Barring an actual double-dip recession, which I think is quite unlikely, mortgage rates are most likely at or very near their lows. As this chart shows, the spread between MBS yields (which are typically about 50 bps below what homeowners pay on a 30-yr fixed rate mortgage) is about as low relative to 10-yr Treasury yields as it has ever been. 10-yr Treasuries, in turn, are down to levels that are consistent with very low inflation and economic recession. Treasury yields aren't likely to go lower unless all heck breaks loose, as it did in late 2008.
For those unfamiliar with how MBS work, they have what is called "negative convexity." That means that the duration of MBS falls as yields fall, and rises as yields rise. Most other bonds have positive convexity, which means their duration increases as yields fall, and falls as yields rise. (Duration is a measure of how sensitive a bond's price is to changes in yields. A duration of 5 means that a bond's price will rise by 5% if it's yield falls by 1 percentage point.) Institutional investors (the vast majority of whom hold significant amounts of MBS in their portfolios) seeking to keep their overall portfolio duration at a given level must therefore use Treasuries and Treasury futures to hedge their MBS exposure. That means adding exposure to Treasury bonds as interest rates fall, so that the duration gain experienced by Treasuries offsets the duration loss experienced by MBS. If Treasury yields start to rise, the process must be reversed by selling Treasuries. This negative convexity dynamic can at times increase the market's volatility, exaggerating the up and down swings in interest rates, because buying increases as Treasury bond prices rise, and selling increases as bond prices fall. The long and short of it is that if this indeed proves to be the low in yields—and I think it will because I really doubt the economy is rolling over—then the rebound in yields could be rather dramatic.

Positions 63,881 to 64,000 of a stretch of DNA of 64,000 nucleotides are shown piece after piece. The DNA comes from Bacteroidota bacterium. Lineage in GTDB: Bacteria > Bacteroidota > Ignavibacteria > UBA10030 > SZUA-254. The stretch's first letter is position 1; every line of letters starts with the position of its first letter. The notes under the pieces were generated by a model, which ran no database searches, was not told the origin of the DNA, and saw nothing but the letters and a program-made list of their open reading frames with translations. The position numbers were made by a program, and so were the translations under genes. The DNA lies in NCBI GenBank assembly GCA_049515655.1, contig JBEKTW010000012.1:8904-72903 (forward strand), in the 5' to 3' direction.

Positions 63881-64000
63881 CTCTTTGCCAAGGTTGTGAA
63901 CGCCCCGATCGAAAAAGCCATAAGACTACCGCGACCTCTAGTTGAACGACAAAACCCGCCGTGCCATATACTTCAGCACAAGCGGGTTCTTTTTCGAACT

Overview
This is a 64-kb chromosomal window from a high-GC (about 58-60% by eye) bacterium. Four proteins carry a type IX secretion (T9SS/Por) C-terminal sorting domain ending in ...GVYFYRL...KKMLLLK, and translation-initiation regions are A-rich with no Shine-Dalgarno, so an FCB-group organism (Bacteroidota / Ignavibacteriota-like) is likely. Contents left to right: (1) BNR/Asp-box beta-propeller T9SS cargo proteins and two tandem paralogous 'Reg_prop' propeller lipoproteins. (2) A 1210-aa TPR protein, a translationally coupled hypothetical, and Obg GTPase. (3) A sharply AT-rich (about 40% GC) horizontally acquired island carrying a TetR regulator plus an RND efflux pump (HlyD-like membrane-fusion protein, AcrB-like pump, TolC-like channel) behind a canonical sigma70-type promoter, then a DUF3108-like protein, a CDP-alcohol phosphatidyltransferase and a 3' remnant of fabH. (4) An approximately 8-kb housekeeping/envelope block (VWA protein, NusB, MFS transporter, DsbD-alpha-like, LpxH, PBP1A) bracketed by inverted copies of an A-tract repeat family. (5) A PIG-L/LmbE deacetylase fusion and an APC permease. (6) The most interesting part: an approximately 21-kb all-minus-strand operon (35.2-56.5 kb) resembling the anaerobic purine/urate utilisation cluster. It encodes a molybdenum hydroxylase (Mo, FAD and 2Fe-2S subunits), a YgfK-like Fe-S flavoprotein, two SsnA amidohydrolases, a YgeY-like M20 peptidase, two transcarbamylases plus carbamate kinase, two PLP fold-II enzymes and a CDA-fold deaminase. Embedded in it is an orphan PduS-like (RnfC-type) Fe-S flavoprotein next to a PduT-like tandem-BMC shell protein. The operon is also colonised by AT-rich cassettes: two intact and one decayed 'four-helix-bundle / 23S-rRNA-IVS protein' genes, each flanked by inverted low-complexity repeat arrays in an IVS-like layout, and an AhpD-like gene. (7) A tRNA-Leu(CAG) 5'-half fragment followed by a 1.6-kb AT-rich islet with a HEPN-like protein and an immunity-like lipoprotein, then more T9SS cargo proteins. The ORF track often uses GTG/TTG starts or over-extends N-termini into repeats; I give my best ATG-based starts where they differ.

Yields and MBS spreads are both extraordinarily low right now, and to remain at this level or to go lower would require a rather dramatic deterioration in the economy's growth prospects. Yields are already quite low in anticipation of a double-dip; so the market would at least need a double-dip to happen to keep yields from rising. I for one just don't see the reason for the economy to collapse.
In response to a reader's question, here is the sort of thing I would need to see to be worried about the future: I think it would have to be some unforeseen and unexpected government action that threw a curve ball at the markets and the economy. A round of Smoot Hawley-like tariff wars, for example, that could shut down global trade. A big change in the laws governing the financial system, in which the law of unintended consequences could step in and turn what politicians thought was a sensible "solution" into a new nightmare. A big hike in corporate income taxes, which are already the highest in the developing world. A decision to impose capital controls, which might result in a sharp reduction in foreign investment.